A challenging climb up the loose-rock north side of Idaho's second tallest peak for spectacular views from the "roof" of Idaho.
Lunch break at 12,000 feet.
Lunch spot on Leatherman Peak's north slope
Mt. Borah, Idaho's tallest peak at 12,667' on left horizon.
Road approaching trailhead at upper right; trail goes through pleasant forest in valley.
Location: Leatherman Peak, Idaho's second highest, is located in the Lost River Range in the Salmon-Challis National Forest just northeast of Mackay in east-central Idaho. This rugged range includes seven of the nine "12ers" - the highest peaks in Idaho. Two main approaches: south approach from Leatherman Pass (Lost River Valley) that climbs the west ridge, and north approach from Pahsimeroi Valley and West Fork Pahsimeroi Road climbs the east ridge (our approach).
Distance: 8.7 miles round-trip.
Elevation Gain: Trailhead = 8,171'; Leatherman summit = 12,228: Gain = 4,000'.
Date Hiked: July 7, 2021
Difficulty: Moderate Class 1 for first 1,000 feet gain, then Very Strenuous Class 2 on loose rock with some route-finding.
Considerations: This is a very strenuous hike that is exposed most of the way - start hike early! Obvious trails extend through the talus and on the ridge. Experience with steep loose-rock climbing and route finding is essential.
Coordinates: Trailhead at end of West Fork Pahsimeroi Road: 44.1292 N 113.7271 W.
Leatherman Peak: 44.0820 N 113.7330 W.
Maps: USGS Leatherman 7.5 min quad topo. Interactive Map and Google Earth image of our GPS tracks below.
Geology: Sedimentary rocks - marine limestone of Mississippian carbonate banks and turbiditic sandstone and mudstone and conglomerate of Antler flysch trough ~350 Ma (Million years ago). Crinoid and coral fossils. Leatherman Peak is a sharp horn carved from Mississippian Scott Peak Formation. Some of these rocks were intruded with dikes that baked the rock ~ 45-50 Ma, producing flourite veins. This section of the Lost River range rose due to the Mackay section of the Lost River Fault.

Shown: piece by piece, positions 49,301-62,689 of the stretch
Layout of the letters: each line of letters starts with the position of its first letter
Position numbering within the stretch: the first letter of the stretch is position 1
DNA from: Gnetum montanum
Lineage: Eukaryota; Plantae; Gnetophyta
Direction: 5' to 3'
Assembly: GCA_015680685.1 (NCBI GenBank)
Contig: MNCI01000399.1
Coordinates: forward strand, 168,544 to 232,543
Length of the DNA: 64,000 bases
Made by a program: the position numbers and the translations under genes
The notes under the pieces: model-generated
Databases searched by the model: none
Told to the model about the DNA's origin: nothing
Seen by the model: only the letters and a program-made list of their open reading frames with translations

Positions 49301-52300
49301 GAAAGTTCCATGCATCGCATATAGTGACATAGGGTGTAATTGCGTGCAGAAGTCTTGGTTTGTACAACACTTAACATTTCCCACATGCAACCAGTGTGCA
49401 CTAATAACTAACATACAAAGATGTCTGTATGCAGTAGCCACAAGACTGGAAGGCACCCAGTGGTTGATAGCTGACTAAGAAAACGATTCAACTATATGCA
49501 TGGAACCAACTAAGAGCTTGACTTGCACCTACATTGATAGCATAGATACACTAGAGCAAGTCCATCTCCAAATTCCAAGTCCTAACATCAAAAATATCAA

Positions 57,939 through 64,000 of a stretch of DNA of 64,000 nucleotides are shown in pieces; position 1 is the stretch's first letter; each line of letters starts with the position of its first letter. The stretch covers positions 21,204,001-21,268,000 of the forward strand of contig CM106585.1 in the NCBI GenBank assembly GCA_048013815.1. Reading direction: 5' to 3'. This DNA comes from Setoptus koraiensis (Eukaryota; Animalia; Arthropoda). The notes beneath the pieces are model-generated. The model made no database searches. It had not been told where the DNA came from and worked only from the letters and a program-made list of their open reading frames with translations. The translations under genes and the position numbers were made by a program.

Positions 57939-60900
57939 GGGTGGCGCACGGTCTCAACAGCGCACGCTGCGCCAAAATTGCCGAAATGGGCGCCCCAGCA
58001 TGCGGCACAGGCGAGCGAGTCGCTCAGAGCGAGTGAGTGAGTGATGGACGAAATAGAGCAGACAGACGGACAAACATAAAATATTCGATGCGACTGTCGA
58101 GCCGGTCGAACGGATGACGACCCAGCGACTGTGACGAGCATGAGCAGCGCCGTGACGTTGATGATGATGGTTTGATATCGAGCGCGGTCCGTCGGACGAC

History: Leatherman Peak is named after Henry Leatherman, one of the Lost River Valley's pioneers from the 1860's. For more interesting history of this region, see last photo below.
The raw and starkly beautiful Lost River Range that rises steeply from the Lost River Valley in east-central Idaho contains seven of Idaho's nine highest peaks over 12,000 feet. It reflects the complex geological processes of folding and faulting that have occurred over eons, creating formidable steep talus slopes, cliffs and crumbling limestone; however each year sees more climbers logging in their nine "12'ers". These giants make up the roof of Idaho. Leatherman Peak can be summited from either the Pahsimeroi Valley to its north, or Lost River Valley to its south. Idaho's highest, Borah Peak at 12,667', has become so popular that the campground at its trailhead is being enlarged.
After Fred and I summited Borah Peak years ago, I had heard that the second highest peak, Leatherman involved more "technical" skills. So I put that climb into the back of my mind, subconsciously knowing someday I was bound to do it, but the word "technical" prevented me. We each turned 60 this year, felt it was time to climb another Lost River range peak, so Leatherman it was. We climbed the "easier" eastern route that included a slow and steady slog for a 3,000-foot gain on steep loose scree and talus, at times grabbing for fossil-covered limestone outcrops for stability. There was no "easy" part except for the walk back down through the forest; this was a challenging climb for us. As we got within 500 feet of the summit, distant purple-blue skies to the north rumbled with occasional thunder, so our scramble to the top had to be quick but also careful.
Morning glimpse of our goal: the far dark gray peak on horizon, left side of saddle.
From Mackay, we drove 2 hours and 10 minutes to our trailhead at the end of the West Fork Pahsimeroi Road, via Doublesprings Pass and Horseheaven Pass in the Pahsimeroi Valley. Here, steep limestone cliffs, some folded and tilted loom above a pleasant sagebrush steppe. A high-clearance 4WD vehicle is recommended as there are a lot of rocks on the last half of the drive with some slow-going. I entered the coordinates for the trailhead into Avenza and also followed the directions from the guide book, "Trails of Eastern Idaho" by Margaret Fuller and Jerry Painter. Included in this guide is a section Scrambling up Idaho's 12,000 foot Peaks . A few scenes from the drive into the northeast side of the Lost River Range:
The first mile of the hike climbs a manageable 1,000 feet in 2.5 miles along the clear and rushing West Fork of the Pahsimeroi River through a beautiful forest that opens up onto a spacious wildflower-filled valley. Ahead, the black, towering spectacle of Leatherman Peak rises straight up from the meadow, connected to White Cap Peak by Leatherman Pass.